With such a big vehicle, fuel consumption becomes increasingly linked to the loads being carried. Hyundai says 10.7 litres per 100 kilometres is the average for the Palisade in the combined urban / highway cycle.

With all eight seating positions taken, the test vehicle tipped petrol consumption over 12 litres per 100 kilometres in a mix of town and country conditions.

While other eight-seat SUVs are based on a heavy-duty four-wheel-drive ‘ladder frame’ chassis, the Hyundai Palisade is built like a car.

That means its centre of gravity is lower and steering and suspension should be more like the average passenger vehicle. Travelling in stop-start city low-speed conditions, this is the case.

Sharp cornering at speed is a different matter. The big unit needs a deal of due care and attention to keep it on the not-so straight and narrow. A lesson soon learnt.

Turning circle, at 11.8 metres, for a vehicle of this length, is surprisingly taut and the width (a tad under two metres) means the car can handle the average shopping centre parking spot with room to spare. The backside, however, does tend to stick out into the aisle.

Drive modes – Comfort, day-to-day driving, eco fuel saver, sport spices up things, and smart switches on to algorithms turned to the driver’s most recent behaviour patterns.

All Palisades are covered by Hyundai iCare, the company’s leading customer care program, offering owners a lifetime service plan, five-year unlimited kilometre warranty, complimentary roadside assist for 12 months on new vehicles, 1500 km complimentary first service, a dedicated Customer Care Centre and myHyundai, an exclusive website.

Customers using Hyundai servicing also receive roadside assistance for up to 10 years, 10 years of sat nav updates and more.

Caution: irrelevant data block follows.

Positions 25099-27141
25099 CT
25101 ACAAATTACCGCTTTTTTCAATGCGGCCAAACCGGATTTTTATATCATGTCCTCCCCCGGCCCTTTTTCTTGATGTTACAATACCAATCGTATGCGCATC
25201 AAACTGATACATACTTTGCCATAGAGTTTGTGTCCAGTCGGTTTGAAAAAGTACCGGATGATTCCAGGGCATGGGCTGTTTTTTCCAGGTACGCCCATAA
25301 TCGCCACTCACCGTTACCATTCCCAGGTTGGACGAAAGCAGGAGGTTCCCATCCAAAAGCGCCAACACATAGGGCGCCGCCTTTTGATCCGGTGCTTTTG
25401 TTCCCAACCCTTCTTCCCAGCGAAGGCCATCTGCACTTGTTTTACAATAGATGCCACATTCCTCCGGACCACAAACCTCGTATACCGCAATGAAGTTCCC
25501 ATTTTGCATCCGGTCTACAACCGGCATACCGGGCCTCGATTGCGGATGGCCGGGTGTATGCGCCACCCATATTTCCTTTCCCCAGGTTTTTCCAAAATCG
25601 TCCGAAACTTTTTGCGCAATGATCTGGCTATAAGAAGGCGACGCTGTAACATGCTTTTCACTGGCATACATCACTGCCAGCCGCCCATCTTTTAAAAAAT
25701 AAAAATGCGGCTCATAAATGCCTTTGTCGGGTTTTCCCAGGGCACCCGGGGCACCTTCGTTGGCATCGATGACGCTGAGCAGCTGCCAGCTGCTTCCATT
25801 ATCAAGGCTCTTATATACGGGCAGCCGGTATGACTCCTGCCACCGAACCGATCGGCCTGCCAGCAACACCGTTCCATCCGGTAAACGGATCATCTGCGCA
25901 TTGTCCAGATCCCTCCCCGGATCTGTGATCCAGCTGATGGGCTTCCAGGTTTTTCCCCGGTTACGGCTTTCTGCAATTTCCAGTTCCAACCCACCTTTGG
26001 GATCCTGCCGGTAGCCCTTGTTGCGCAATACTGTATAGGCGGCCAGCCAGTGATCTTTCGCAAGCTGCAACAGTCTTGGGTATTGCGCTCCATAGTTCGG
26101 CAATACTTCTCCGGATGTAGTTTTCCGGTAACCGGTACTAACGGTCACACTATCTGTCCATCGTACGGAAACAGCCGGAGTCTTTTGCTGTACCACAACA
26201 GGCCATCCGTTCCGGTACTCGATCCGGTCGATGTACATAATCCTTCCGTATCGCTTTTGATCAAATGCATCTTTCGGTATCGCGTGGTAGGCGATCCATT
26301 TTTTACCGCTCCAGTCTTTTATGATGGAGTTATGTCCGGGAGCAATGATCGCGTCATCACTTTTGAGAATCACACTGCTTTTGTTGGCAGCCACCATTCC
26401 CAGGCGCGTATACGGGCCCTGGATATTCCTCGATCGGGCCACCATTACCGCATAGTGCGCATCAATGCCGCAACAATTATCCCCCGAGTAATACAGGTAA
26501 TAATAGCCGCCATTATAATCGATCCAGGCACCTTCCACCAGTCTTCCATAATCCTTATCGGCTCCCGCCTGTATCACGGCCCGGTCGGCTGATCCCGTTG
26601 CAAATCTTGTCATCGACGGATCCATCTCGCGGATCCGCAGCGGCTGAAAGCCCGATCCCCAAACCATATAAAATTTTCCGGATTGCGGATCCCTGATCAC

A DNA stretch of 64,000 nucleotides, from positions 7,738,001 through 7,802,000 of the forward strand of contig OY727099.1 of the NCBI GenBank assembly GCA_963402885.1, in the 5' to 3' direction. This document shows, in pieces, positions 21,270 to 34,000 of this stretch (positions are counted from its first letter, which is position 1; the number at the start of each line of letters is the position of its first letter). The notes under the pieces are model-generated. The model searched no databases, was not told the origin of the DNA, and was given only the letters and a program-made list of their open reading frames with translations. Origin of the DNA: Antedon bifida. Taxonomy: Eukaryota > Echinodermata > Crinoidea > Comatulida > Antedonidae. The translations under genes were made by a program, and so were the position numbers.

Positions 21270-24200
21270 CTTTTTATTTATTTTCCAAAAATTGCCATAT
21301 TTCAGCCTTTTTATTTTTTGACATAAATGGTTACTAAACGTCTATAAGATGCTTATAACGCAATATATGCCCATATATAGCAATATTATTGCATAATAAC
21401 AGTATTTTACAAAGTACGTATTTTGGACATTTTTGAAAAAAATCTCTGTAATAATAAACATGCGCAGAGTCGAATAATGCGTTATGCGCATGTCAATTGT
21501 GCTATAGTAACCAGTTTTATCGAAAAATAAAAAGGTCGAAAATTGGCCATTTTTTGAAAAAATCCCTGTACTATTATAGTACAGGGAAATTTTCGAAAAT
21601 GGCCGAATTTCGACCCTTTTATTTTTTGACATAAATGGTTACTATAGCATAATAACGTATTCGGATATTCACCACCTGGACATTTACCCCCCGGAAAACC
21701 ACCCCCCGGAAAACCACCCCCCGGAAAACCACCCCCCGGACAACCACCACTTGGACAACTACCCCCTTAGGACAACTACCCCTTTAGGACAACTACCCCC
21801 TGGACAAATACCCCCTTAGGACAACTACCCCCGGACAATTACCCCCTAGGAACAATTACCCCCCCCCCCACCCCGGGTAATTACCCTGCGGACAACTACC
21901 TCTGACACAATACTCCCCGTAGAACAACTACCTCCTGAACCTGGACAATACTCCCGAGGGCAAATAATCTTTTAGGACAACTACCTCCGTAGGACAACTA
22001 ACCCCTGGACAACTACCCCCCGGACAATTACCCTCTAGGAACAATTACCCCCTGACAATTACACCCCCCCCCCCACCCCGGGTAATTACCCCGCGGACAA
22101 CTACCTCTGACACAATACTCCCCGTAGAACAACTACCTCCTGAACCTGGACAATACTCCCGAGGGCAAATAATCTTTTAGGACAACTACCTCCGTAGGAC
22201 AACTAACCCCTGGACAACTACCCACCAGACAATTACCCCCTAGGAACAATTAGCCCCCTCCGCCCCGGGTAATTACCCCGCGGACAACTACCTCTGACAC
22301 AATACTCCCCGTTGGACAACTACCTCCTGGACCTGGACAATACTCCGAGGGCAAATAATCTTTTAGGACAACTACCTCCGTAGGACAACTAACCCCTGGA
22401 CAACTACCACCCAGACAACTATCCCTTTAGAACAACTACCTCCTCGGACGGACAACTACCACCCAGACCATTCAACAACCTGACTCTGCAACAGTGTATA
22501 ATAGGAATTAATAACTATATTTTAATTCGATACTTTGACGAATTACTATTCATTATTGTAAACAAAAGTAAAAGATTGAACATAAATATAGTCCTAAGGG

Palisade 3.8 GDi 2WD $55,000
Palisade 2.2 CRDi AWD $59,000
Palisade Elite 3.8 GDi 2WD $61,500
Palisade Elite 2.2 CRDi AWD $65,500
Palisade Highlander 3.8 GDi 2WD $71,000
Palisade Highlander 2.2 CRDi AWD $75,000
Note: These prices do not include government or dealer delivery charges. Contact your local Hyundai dealer for drive-away prices.

SPECIFICATIONS (Hyundai Palisade Highlander 3.8L GDi, V6 petrol, 8sp automatic, FWD SUV)

Configuration: Six cylinders in ‘V’
Maximum Power: 217 kW @ 6000 rpm
Maximum Torque: 355 Nm @ 5200 rpm
Fuel Type: Petrol 91 RON
Combined Fuel Cycle (ADR 81/02): 10.7 L/100km
CO2 emissions: Euro 5

DRIVELINE: Eight-speed automatic, front-wheel drive

Length: 4980 mm
Wheelbase: 2900 mm
Width: 1975 mm
Height: 1750 mm
Turning Circle: 11.8 metres
Kerb Mass: 1950 kg
Fuel Tank Capacity: 71 litres

Front: Ventilated disc
Rear: Disc

Five years / unlimited kilometres

Looks: 5/10
Performance: 6/10
Safety: 7/10
Thirst: 6/10
Practicality: 8/10
Comfort: 7/10
Tech: 6/10
Value: 5/10
Overall: 6.3/10

About Derek Ogden

On graduating with an honours degree in applied science in London, Derek Ogden worked for the BBC in local radio and several British newspapers as a production journalist and writer. Derek moved to Australia in 1975 and worked as a sub-editor with The Courier Mail and Sunday Mail in Brisbane, moving to the Gold Coast Bulletin in 1980 where he continued as a production journalist. He was the paper's motoring editor for more than 20 years, taking the weekly section from a few pages at the back of the book to a full-colour liftout of up to 36 pages. He left the publication in 2009.